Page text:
Monday, August 25, 2008

Come and Cycle With Me

let us turn spheres with our feet,
(post removed)

Thanks to Dave I'm now officially a kick ass blogger

Though I don't see myself in the same league as the entertaining and thoroughly informing blogs of Dave and Jim, thankyou. I don't know what a kick ass blogger is Dave, but as you said it's who it comes from that makes it meaningful and I'm pleased that you thought of me!


Dominic Rivron said...

I really enjoyed reading this poem and found myself wondering what you were going to call it?

Sorlil said...

thanks dominic, I'm glad you like it! yes I've not got a title yet, any suggestions?

Dave King said...

I did a lot of cycling in my youth and the road dipping into darkness and distances really speaks to me. Fine poem.

I don't know what a Kick Ass Blogger is. I don't know what Kick Ass means. Jim doesn't know either. Maybe no one does!

Jim Murdoch said...

When I first read this poem I couldn't stop myself thinking of the end of 'The Jaguar' by Ted Hughes:

    The world rolls under the long thrust of his heel.
    Over the cage floor the horizons come.

I like the opening even if I'm not sure where the 'seaplane' fits into it all although I like the idea of 'the drone' doing the transporting.

The next line flows well – good use of alliteration – and I could envisage the rolling road but then we hit 'cycling on air / or moonlight' and the bike came crashing down like in E.T. This struck me as a bit clichéd. I'm sure it's just cynical ol' me but I wasn't crazy about that bit.

'Beyond the brow of a hill / I know of a yew tree. Come sit with me.' – this seems a bit stilted to my tastes; people don't talk like that.

As for the 'yew' I'm not sure if you picked that for a specific reason. In Celtic mythology is symbolises transference, passage or illusion although that's not a complete list but it seems appropriate to the situation that follows.

I didn't like 'irregular' – it's an awkward word. I could've lived with 'twisted' but I would've liked something more imaginative. I'm not a big nature poet but one time I did describe trees I did so as follow: "trees are lungs are gasping for breath" because I was so struck with the visual image of a tree without leaves. I'm not sure that's appropriate here but have a think about it.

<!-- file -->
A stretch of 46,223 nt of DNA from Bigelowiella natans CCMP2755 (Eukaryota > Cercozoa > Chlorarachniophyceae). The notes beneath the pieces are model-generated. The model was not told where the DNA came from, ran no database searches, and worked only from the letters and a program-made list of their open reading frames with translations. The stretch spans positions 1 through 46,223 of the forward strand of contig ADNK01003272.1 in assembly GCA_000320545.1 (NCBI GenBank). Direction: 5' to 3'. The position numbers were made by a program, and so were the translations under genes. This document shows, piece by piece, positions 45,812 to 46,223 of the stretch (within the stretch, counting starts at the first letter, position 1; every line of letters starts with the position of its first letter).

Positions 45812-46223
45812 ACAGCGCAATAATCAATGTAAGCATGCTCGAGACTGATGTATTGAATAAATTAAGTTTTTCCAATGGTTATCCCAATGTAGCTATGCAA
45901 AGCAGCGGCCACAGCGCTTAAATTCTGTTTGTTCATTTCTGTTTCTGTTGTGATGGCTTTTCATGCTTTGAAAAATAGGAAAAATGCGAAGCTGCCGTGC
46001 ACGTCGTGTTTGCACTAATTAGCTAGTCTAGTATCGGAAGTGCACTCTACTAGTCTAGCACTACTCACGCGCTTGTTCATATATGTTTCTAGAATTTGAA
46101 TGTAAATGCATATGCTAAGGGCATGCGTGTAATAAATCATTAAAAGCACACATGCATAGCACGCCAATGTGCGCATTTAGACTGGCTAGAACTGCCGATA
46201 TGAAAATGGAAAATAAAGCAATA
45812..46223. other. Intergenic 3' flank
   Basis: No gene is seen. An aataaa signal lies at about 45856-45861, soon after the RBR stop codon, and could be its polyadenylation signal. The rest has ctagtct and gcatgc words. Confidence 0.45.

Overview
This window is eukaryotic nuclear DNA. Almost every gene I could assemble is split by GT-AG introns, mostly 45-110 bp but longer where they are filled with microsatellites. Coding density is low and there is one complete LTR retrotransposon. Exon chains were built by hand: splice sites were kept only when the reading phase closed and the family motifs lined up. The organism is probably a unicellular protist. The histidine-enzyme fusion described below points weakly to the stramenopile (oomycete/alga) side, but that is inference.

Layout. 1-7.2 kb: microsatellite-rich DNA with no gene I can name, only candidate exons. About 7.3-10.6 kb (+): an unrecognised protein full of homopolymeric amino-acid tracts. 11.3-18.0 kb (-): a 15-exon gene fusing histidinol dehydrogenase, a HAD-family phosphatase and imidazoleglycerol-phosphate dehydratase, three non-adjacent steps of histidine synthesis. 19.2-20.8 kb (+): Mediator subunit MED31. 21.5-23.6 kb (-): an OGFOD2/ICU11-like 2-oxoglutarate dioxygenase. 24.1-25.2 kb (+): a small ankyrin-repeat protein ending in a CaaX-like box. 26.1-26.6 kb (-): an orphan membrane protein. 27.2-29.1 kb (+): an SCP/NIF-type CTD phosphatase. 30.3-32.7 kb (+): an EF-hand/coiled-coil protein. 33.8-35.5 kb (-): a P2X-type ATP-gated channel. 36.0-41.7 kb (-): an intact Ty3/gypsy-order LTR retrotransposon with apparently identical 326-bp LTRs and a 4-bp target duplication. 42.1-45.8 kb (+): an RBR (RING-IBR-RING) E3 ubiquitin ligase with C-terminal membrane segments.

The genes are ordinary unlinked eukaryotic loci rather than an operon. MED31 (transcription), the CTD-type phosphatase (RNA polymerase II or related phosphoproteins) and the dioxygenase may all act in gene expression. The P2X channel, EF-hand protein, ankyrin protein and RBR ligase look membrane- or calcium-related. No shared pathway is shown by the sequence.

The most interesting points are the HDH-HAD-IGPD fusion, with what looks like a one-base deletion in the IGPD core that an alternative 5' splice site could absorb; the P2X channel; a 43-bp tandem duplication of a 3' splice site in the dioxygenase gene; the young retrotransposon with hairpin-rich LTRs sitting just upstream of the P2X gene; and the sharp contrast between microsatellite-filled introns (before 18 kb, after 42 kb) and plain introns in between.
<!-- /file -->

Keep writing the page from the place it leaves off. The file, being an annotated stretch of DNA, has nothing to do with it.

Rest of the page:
Only do not touch its leaves or stroke my cheek;
    for death comes quick, but love even quicker still.

I don't know. This seems so out of place in a 21st century poem. I read the two lines to Carrie out of context and she thought exactly the same as me: Browning, only the meter's not quite right (an extra syllable in the last line).

Of course I don't know what you were aiming at and this may well be a compliment. It's certainly not intended as an insult, merely an observation. Hope some of this helps.

Sorlil said...

thanks dave, I'm glad you think so.
thanks for that jim, yes I was afraid there would be an E.T. connection and I know I've committed the cardinal sin of modern poetry in the last two lines but I indulged myself just this once!

Dick said...

I enjoyed it. Some fine lines - 'Let us look at the stars through its irregular arms.'

Sorlil said...

thanks dick, I'm glad you enjoyed it.

Frances said...

Congratulations on your newly acquired 'kick ass' status Sorlil, whatever it may be.

Rachel Fox said...

Yes, I like the 'irregular arms' too. And the 'churning'.

Sorlil said...

thankyou frances!
thanks rachel, I'm glad you like those bits